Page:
topic in its Fiscal Year 1990 and 1991 Federal Agency Needs
o Since 1990, the Foundation has been an active partner in the
North American Wetlands Conservation Fund grant program,
providing $3.2 million to cost-share projects involving more
than 72,000 acres of habitat protection, restoration, and
enhancement in 7 States (California, Louisiana, Montana, North
Dakota, South Carolina, Texas and Wisconsin) .
o The Foundation has cost-shared projects in 6 of the 10 U.S.
joint ventures and in 2 of the 3 Canadian joint ventures.
Not only has the early and active involvement of the Foundation
been instrumental in the success of the North American Waterfowl
Management Plan, but it also provides- a model for involving all
interested parties, including the States, Federal agencies, and
private, nonprofit organizations, in working cooperatively in
partnership with private landowners.
The third and final example I want to cite relates to Secretary
Babbitt's initiative to protect the habitat of the California
Several years ago, the State of California approached the
Foundation for assistance in conserving biodiversity in the State.
The State was impressed with the Gap Analysis in the State of Idaho
but, due to the land use planning process in California, wanted a
similar analysis stepped down to the county level. One particular
problem was incompatible databases, and the Foundation provided a
grant not only to integrate the databases across the State but also
to provide the additional detail needed at the county level.
In support of the State's effort and seeking to break new ground
nationally in the protection of endangered species. Secretary
Babbitt has acted to encourage regional habitat conservation
planning efforts in California. In listing the gnatcatcher as
"threatened" under the Endangered Species Act, he also proposed a
special rule that recognizes the regional conservation efforts
already under way in southern California.
The Secretary believes this effort can serve as a model for the
Nation in how to work cooperatively to conserve ecosystems, thereby
avoiding environmental "train wrecks" resulting in the extinction
of individual species. The Foundation's support has been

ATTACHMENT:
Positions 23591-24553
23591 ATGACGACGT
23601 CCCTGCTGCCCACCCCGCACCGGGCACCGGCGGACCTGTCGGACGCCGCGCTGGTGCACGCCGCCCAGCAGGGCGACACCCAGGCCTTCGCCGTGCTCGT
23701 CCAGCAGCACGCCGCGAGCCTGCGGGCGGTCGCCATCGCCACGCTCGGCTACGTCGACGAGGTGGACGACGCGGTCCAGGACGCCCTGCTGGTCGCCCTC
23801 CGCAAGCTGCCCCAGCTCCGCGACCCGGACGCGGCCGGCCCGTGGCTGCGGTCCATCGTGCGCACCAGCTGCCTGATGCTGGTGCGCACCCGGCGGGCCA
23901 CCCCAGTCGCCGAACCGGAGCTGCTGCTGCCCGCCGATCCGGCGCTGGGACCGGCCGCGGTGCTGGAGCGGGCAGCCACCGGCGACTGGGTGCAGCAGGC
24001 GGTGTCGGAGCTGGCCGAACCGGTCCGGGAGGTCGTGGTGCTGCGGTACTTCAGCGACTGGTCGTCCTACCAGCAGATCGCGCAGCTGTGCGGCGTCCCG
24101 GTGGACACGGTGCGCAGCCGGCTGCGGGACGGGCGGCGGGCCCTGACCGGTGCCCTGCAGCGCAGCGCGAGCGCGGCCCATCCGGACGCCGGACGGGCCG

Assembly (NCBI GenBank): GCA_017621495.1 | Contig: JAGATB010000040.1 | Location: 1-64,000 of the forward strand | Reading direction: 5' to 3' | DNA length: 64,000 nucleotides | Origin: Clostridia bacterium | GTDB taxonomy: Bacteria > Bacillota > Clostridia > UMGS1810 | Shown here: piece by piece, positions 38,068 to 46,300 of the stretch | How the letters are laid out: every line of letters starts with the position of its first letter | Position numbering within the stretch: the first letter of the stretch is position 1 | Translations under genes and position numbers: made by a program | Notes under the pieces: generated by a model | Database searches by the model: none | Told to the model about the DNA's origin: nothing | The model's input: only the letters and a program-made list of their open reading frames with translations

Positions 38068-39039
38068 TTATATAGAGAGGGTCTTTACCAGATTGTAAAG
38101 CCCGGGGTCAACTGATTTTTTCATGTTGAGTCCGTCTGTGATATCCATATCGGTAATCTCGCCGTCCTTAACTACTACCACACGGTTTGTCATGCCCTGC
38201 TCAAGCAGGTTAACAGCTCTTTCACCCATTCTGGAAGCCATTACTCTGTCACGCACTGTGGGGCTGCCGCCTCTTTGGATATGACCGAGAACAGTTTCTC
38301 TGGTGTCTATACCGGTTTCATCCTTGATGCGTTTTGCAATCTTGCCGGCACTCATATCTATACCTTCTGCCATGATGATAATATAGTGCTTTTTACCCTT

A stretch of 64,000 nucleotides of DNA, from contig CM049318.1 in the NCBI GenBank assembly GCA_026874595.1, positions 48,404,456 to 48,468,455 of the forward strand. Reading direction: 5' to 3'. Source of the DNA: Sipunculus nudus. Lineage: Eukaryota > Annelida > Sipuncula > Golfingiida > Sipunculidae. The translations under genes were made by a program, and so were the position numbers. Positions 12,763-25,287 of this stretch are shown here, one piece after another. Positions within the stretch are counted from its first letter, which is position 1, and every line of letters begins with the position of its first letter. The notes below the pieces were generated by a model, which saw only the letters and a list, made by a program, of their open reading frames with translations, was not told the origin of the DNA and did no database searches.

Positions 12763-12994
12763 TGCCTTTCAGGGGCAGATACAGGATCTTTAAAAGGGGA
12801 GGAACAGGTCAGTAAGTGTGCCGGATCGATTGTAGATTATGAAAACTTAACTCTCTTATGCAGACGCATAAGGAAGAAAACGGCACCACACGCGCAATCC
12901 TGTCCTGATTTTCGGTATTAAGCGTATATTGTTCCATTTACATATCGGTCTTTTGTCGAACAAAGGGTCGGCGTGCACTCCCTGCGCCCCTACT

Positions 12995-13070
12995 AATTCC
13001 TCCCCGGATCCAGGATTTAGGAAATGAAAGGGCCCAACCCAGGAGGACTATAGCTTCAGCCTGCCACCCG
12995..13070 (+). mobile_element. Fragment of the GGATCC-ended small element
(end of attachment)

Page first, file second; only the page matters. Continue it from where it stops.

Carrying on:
invaluable in fostering this collaborative, voluntary process.
In summary, Mr. Chairman, we look forward to enactment of your
draft legislation to reauthorize the National Fish and Wildlife
Foundation. The amount of money appropriated directly to the
Foundation is almost insignificant by comparison to the problems
and opportunities that are out there. But the payoff is impressive
and far greater than could be achieved through any other approach,
not only due to the multiplier effect of matching funds, but also
through the cooperative spirit fostered in the development of
partnerships. I will be happy to respond to questions. Thank you.
EXAMPLES OF COOPERATIVE PROGRAMS AND PROJECTS
INVOLVING THE U.S. FISH AND WILDLIFE SERVICE
AND THE NATIONAL FISH AND WILDLIFE FOUNDATION
Partnership for Wildlife Act: The Fish and Wildlife Service is
presently working out details of a partnership with the Fish and
Wildlife Foundation and the 50 States as authorized by the newly
passed Partnerships For Wildlife Act to fund nonconsumptive fish
and wildlife conservation projects. Under this Act, the Service,
through appropriations, and the Foundation, through private
contributions, each contribute an equal amount to the Wildlife
Conservation and Appreciation Fund. The Fund is then used to match
State money so that each party contributes one third. Projects
will include a diverse array of public viewing, protection, and
education purposes involving animals that are not taken for sport,
food or fur.
Blackfoot River Watershed Habitat Restoration Project: The
Foundation provided a $200,000 two-party matching grant to Fish and
Wildlife Service ($100,000) and The Big Blackfoot Chapter of Trout
Unlimited (TU) ($100,000). The Service's half of the grant will